Comparing mosquito communities of various patch-matrix landscape combinations in central Missouri, with implications for developing models to forecast abundances of important mosquito taxa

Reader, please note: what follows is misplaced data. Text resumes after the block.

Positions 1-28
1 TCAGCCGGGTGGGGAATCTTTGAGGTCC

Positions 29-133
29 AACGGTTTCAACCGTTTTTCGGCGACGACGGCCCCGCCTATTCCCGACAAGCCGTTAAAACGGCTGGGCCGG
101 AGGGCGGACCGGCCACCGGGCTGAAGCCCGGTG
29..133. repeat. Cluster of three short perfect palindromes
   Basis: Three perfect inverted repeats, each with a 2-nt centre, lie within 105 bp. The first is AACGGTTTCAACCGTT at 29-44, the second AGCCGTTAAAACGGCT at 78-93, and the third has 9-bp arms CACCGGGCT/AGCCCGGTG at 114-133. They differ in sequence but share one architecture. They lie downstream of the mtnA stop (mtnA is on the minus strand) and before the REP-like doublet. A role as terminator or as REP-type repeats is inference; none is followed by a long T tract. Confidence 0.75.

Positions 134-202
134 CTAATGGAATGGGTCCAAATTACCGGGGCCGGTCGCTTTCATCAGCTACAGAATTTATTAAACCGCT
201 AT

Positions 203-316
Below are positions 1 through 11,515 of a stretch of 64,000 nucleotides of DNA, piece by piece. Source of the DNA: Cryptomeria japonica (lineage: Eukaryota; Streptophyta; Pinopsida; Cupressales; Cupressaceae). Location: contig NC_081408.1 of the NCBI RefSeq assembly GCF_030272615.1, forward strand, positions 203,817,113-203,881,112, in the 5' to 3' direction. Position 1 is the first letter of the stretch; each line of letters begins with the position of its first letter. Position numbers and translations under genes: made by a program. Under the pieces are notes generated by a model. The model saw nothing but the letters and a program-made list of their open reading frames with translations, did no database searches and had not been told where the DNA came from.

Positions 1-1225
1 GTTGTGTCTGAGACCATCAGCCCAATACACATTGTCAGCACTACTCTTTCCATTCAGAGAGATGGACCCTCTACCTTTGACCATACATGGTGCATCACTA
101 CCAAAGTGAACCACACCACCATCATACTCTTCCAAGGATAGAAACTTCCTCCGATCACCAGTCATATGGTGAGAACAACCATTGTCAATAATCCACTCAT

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Disease vector population densities, combined with their relationship to landscape characters, will clearly affect the proliferation of arboviruses to humans present in these landscapes. Advanced mapping techniques (e.g., GPS, land cover surveys) allow for the characterization of specific locations with regard to landscape, ecological matrix, and the presence of patches of different land cover types within matrices. Thus, coupling biological sampling for mosquito vectors of disease with certain environmental conditions within different landscape configurations may help approximate a model for predicting the risk of encountering these disease vectors. Therefore, the goals of the research were to 1) describe the mosquito fauna of the various patch-matrix landscape combinations common in five central Missouri counties; 2) evaluate the temporal occurrence of these mosquito taxa; 3) assess relationships between regional weather factors and the occurrence and abundance of the mosquito fauna; and 4) categorize the risk of encountering mosquito vectors of disease based on patch-matrix landscape configurations, temporal mosquito abundance and diversity, and weather data.
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